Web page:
[RPG] What are the advantages and disadvantages of DMs showing a map of the city to the players


I am going to start DMing Tomb of Annihilation soon; my question is mostly about the cities of Baldur's Gate, Nyanzaru, and Omu.

I see two options on how I can introduce the city to them:

  1. I could show a city map to the players once their characters visit the city.
  2. I could use a text-only description of the city until the PCs find or buy a map of it.

What are the pros and cons of letting the players see the city map?

I am not sure if it would be OK to just give the city map to players for free. But it would make city navigation much easier for them. What are the positive and negative effects of doing so? Will there be any unintended side effects of this approach?

Best Answer

Both approaches are valid, and solve different problems for different groups.

Showing the map

  • Showing the map gives players a menu to choose from. If they're having trouble spontaneously deciding where to go next, this is a really useful tool.
  • A map can really give a wonderful visual sense of the place you're in. It can pin down the idea in the players' minds that they're in a particular city, rather than leave it abstract.
  • The map isn't necessarily a literal map available to the player characters (something which may be unrealistic). It can serve as a non-literal representation of a place which the players could reasonably explore and familiarize themselves with over the course of a few days.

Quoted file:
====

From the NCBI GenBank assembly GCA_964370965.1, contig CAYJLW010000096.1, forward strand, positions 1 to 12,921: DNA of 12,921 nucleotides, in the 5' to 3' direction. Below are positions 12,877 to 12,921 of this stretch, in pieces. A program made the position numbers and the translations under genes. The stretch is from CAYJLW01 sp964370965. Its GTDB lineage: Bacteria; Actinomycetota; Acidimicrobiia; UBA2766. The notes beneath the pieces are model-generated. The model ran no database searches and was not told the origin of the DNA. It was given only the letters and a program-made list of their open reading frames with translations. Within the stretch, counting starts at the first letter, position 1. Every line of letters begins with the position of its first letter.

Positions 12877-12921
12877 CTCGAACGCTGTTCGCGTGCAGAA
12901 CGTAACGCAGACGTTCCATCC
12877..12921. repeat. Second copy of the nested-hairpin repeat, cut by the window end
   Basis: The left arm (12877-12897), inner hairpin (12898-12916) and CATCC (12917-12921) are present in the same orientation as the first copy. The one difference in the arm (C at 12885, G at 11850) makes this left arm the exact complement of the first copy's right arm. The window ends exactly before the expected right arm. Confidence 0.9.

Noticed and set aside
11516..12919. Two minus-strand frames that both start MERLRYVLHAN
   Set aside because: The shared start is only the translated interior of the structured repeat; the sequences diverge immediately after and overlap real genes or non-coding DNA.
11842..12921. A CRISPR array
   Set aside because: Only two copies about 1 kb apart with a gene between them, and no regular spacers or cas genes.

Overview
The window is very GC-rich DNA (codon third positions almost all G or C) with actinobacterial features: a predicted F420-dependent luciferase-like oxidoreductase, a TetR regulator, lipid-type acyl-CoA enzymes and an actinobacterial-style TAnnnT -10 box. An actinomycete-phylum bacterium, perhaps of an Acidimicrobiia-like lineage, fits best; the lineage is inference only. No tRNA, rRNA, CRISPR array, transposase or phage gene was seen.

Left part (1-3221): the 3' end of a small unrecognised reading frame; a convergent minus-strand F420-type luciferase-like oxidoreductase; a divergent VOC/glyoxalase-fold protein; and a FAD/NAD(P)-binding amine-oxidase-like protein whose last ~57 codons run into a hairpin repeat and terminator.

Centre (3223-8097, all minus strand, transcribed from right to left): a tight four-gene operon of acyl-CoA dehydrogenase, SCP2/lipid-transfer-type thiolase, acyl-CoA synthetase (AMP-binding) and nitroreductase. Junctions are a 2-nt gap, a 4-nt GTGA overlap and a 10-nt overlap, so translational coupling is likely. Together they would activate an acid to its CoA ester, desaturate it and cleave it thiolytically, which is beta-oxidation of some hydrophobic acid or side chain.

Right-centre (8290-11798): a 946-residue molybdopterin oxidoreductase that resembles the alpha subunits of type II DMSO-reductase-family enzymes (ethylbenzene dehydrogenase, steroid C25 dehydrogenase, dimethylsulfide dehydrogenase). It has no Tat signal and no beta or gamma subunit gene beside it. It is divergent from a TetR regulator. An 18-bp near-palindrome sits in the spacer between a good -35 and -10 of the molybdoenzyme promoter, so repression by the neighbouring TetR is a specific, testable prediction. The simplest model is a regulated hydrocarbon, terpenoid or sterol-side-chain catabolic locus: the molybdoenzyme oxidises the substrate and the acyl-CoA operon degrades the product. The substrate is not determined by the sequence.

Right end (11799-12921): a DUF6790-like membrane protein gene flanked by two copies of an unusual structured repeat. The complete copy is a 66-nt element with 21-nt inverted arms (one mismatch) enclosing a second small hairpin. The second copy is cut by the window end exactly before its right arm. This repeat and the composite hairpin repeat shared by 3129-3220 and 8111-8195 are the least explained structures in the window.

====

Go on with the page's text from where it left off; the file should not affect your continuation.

• The map can be used as a tactical representation of position or movement, such as a chase scene or ambush encounter. It can help answer questions like how far apart two different characters are when a fight breaks out, and how long it will take them to rush to one another's aid.
  • There's a real cool factor in seeing a map of a famous locale, like the Baldur's Gate.
  • It's an opportunity to make a hand-out.

Not showing the map

  • The players may be overwhelmed with all the options. Instead of helping them decide where to go, it may hinder them.
  • Some players will find it unrealistic to be shown a map. Accurate, detailed, up-to-date maps of cities just aren't readily available to most visitors to a fantasy city, and players may feel that being shown a map implies the unlikely existence of such a map in-world, which hinders immersion.
  • The map may constrain player or DM ideas. For example, for plot convenience the DM may want to assert that the only potion shop in the town was destroyed in that last fight, but the map could betray the DM by showing the location of several other potion shops.
  • A map available to all players makes it harder to have them get lost in the city, which hinders the DM if they wish to use this as a plot contrivance.
  • The players might waste time exploring a city instead of following the plot or exploring dungeons.
  • The DM needs to spend time learning the map to be prepared for the players' questions.
  • The players may feel that they know the map better than the DM, such as by owning the book or a previous appearance of that location in another book or game. This may undermine the DM's air of authority when the contradict what the player thinks they know based on their copy of the map. (You can, of course, just insist that their map is outdated.)